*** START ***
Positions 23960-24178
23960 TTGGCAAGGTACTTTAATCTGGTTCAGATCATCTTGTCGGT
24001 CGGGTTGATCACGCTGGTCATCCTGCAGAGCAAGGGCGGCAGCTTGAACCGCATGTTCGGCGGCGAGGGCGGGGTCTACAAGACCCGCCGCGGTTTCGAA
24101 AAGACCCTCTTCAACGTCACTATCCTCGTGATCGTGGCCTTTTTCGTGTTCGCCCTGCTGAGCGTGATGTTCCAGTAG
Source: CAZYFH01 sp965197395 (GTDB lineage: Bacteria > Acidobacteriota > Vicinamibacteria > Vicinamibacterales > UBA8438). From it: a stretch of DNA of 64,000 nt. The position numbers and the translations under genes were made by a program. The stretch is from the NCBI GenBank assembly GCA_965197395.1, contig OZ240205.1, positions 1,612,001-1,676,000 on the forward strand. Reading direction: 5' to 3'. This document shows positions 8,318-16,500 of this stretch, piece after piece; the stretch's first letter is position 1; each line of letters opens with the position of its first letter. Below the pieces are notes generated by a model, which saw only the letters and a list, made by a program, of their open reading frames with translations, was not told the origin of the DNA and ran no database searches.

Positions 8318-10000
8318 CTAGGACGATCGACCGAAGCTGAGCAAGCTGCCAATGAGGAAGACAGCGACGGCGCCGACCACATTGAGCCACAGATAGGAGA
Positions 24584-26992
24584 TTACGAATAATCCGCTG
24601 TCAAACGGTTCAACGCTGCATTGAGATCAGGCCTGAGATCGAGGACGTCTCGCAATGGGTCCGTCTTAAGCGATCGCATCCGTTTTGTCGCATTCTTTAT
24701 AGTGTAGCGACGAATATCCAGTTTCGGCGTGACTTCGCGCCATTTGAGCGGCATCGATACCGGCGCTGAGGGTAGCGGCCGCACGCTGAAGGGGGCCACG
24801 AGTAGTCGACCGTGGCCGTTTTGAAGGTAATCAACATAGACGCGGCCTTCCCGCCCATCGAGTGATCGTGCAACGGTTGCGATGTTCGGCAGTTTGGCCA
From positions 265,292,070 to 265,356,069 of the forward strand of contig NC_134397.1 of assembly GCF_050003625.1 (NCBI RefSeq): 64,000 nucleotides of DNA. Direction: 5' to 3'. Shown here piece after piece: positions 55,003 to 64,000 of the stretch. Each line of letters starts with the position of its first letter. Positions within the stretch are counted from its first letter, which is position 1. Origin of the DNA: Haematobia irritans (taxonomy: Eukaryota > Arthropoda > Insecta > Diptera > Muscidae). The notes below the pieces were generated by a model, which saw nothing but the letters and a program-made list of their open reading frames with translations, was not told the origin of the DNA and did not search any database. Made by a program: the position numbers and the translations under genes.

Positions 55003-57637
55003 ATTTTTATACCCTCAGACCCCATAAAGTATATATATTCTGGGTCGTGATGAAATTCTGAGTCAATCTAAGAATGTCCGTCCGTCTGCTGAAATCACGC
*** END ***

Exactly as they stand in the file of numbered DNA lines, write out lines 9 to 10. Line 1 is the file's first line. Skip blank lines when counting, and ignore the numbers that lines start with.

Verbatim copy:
24584 TTACGAATAATCCGCTG
24601 TCAAACGGTTCAACGCTGCATTGAGATCAGGCCTGAGATCGAGGACGTCTCGCAATGGGTCCGTCTTAAGCGATCGCATCCGTTTTGTCGCATTCTTTAT